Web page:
In terms of growth, I would guess that the Celiac is responsible for that inch your daughter is missing! Can you pinpoint when it might have started? A virus or other trauma? We are convinced this is lifelong for our daughter because her first fractures and teeth issues were at age 3. As an infant she was big (98th % in weight!) but steadily lost weight after going on solid food. Since then she has always been very petite, which was out of character for our family. Usual growth charts put her at maxing out at 5'1" or 5'2", but with the 2.5 year adjusted bone age, they say she is going to be 5'7" or 5'8". We've probably had a harder time wrapping our brains around that than anything because she's always been smaller than her older sister but will probably end up taller!

 

I am making it my mission to talk to any and every doctor who we've ever seen (or just who I happen to know!) to tell Lily's story. I even suggested Celiac last September to the Pediatric Endocrinologist who blew me off (one of her dance teachers has Celiac and suggested we look into it). I kick myself now that I didn't push that and that it took until April to get a diagnosis. I remember after 4 fractures (age 7)  talking to the orthopedic doctor about her frequent fractures and he gave me a song and dance about active kids, etc. At that point our pediatrician ran bloodwork but her Calcium and Vit D levels were normal so we dropped it. Fracture #5 (upper humerus) last year is what put me into action, especially when I discovered that humerus fractures only account for 5% of pediatric fractures (and she had broken both sides a total of 4 times). I fought my way and kept pushing and am so thankful that we did. Good for you for getting a diagnosis so quickly!

 

I hope some of this helps. I'll be eager to keep in touch and compare bone density improvements. This seems to be uncharted territory for all the doctors - they just don't know how soon we can expect the bone density to improve.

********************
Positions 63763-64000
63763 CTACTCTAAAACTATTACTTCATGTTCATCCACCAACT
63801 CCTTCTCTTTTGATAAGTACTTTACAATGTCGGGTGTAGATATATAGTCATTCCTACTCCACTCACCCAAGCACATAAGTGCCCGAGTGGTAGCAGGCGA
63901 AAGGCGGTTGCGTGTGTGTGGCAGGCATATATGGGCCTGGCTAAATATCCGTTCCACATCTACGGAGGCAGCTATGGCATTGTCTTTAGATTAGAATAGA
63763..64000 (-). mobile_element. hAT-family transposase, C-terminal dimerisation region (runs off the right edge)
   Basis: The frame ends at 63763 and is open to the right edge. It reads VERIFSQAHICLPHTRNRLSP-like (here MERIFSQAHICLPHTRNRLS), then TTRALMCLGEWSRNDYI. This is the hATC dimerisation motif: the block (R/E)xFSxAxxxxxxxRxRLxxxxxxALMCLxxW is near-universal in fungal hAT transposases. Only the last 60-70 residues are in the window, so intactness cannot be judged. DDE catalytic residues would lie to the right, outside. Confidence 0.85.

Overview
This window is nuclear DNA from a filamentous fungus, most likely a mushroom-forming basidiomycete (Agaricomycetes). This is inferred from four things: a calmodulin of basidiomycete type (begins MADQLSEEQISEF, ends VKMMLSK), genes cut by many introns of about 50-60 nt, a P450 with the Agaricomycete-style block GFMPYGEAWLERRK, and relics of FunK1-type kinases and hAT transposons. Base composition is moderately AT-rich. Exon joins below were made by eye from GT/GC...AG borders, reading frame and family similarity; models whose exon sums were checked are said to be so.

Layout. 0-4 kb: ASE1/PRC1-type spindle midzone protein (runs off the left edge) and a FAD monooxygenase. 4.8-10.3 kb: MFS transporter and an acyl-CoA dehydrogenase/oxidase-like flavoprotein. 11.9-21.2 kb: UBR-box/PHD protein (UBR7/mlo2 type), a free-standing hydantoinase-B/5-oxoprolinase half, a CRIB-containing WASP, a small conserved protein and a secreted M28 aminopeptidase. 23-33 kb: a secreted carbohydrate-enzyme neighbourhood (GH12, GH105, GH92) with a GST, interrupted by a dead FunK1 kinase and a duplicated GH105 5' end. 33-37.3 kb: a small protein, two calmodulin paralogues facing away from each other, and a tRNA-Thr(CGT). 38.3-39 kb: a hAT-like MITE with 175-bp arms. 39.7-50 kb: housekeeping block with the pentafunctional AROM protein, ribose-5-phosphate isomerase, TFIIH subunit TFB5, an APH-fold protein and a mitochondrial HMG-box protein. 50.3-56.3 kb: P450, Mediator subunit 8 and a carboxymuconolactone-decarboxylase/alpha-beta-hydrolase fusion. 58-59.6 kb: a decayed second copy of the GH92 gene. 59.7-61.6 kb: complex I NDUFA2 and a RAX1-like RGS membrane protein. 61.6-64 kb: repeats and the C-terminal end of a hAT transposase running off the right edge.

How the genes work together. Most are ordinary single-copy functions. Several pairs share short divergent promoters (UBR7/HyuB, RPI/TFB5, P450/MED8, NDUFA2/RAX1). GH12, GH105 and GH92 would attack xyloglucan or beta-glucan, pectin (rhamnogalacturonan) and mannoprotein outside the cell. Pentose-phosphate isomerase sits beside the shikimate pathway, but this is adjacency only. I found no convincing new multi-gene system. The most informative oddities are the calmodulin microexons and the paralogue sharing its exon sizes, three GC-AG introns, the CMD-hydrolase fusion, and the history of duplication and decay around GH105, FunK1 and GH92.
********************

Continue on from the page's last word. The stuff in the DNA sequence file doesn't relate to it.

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Lorisue- You don't know how excited I was to hear of another osteoporosis-only case. Sorry that they're both going through it, but it's so good to hear that you found a reason relatively quickly. And I notice that's thanks to a dietician, not a doctor. :( We have z-scores (pediatric) for my daughter and hers were -3.4 spine and -2.8 hips. The DEXA was repeated the day she went gluten-free, and had only improved to -3.3 and -2.7 after 9 months of massive calcium and Vit D supplements - because obviously she wasn't absorbing what we were putting into her (and in fact had multiple high urine calcium numbers). We are anxiously awaiting the 6 month DEXA to see how much improvement she gets from the gluten-free diet. There is a lot of talk among the doctors about Bisphosphonate infusions since she is still a ways from puberty (due to a 2.5 year bone age delay caused by the celiac). We really want to avoid that, but understand that it's important to make this decision after the 6 month mark. I guess they want to improve her bone density before she goes through the pre-pubertal growth spurt which could be very fracture-prone with bone density that low. Fingers crossed that she shows enough improvement that we can avoid the infusions.